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Brain research

Adolescent anabolic androgenic steroids reorganize the glutamatergic neural circuitry in the hypothalamus.


PMID 19014917

Abstract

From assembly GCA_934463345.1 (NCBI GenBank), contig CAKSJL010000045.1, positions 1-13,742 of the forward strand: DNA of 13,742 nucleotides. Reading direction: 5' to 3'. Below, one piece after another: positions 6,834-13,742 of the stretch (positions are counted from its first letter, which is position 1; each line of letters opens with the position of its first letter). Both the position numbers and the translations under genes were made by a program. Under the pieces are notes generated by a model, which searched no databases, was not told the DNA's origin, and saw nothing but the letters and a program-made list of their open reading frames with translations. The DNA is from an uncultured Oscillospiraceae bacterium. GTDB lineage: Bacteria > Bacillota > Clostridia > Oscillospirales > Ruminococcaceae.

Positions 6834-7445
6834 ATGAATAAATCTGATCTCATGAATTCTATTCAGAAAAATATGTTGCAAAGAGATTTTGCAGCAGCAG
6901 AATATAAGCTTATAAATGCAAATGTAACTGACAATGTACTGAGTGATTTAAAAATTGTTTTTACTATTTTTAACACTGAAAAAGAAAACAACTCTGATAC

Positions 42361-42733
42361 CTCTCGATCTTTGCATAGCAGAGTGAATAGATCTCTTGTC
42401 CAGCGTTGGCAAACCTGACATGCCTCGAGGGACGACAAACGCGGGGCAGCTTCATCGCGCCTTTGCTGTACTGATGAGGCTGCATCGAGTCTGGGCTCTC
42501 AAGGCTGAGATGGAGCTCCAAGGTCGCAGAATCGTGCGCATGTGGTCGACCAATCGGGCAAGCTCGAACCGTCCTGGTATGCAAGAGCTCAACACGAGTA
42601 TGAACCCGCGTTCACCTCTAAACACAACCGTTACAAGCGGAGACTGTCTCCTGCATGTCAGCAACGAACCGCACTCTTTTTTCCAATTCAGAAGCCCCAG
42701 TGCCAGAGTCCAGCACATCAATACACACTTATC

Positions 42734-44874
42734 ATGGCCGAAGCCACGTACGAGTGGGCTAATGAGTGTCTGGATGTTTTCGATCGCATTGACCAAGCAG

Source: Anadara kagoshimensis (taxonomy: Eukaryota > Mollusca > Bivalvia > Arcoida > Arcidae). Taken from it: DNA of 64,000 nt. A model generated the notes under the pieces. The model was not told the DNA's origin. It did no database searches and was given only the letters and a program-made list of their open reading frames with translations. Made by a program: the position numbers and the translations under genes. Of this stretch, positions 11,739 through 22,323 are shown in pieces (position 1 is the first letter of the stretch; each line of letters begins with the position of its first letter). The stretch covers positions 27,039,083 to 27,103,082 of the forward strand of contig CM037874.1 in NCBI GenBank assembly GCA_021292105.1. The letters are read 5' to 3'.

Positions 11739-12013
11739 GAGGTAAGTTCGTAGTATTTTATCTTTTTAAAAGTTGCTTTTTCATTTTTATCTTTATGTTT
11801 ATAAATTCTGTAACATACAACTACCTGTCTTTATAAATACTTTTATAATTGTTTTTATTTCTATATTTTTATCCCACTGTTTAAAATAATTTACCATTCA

Chronic treatment with anabolic-androgenic steroids (AAS) during adolescence alters the activity of various neurotransmitter systems in male Syrian hamsters (Mesocricetus auratus). The present study was conducted to determine whether glutamatergic cells in the lateral anterior hypothalamus (LAH), a sub-region of the anterior hypothalamus, have lasting activation following adolescent AAS exposure, and to examine AAS-induced alterations in the connections between the LAH and the ventrolateral hypothalamus (VLH) governed by glutamate. Hamsters were administered AAS during adolescence and then examined for changes in FOS (protein product of the immediate early gene c-fos) and phosphate activated glutaminase (PAG; the rate-limiting enzyme in the synthesis of glutamate) immunoreactivity (FOS/PAG-IR) using double-label immunohistochemistry. In a second experiment, a retrograde tracing study was conducted using a red fluorescent tracer microinjected into the VLH. Then brains were processes for PAG immunofluorescence and examined for AAS-induced changes in the number of PAG positive cells containing the tracer (PAG/Tracer) in the LAH. When compared to oil-treated controls, AAS-treated hamsters showed significant increases in PAG-IR and FOS/PAG-IR in the LAH, decreases in afferent innervation from the LAH to the VLH and decreases in the total number of glutamate cells in the LAH projecting to the VLH. Together with previous research from our lab showing increased AAS-induced expression of PAG in the AH and increased glutamate receptor expression in the VLH, the current results suggest that adolescent AAS exposure leads to alterations in the function and expression of the glutamatergic system as well as changes in hypothalamic neural connections. In addition, the current results further strengthen the notion that a specific nucleus in the AH, the LAH is a critical hypothalamic sub-region particularly sensitive to AAS-induced neurodevelopmental effects.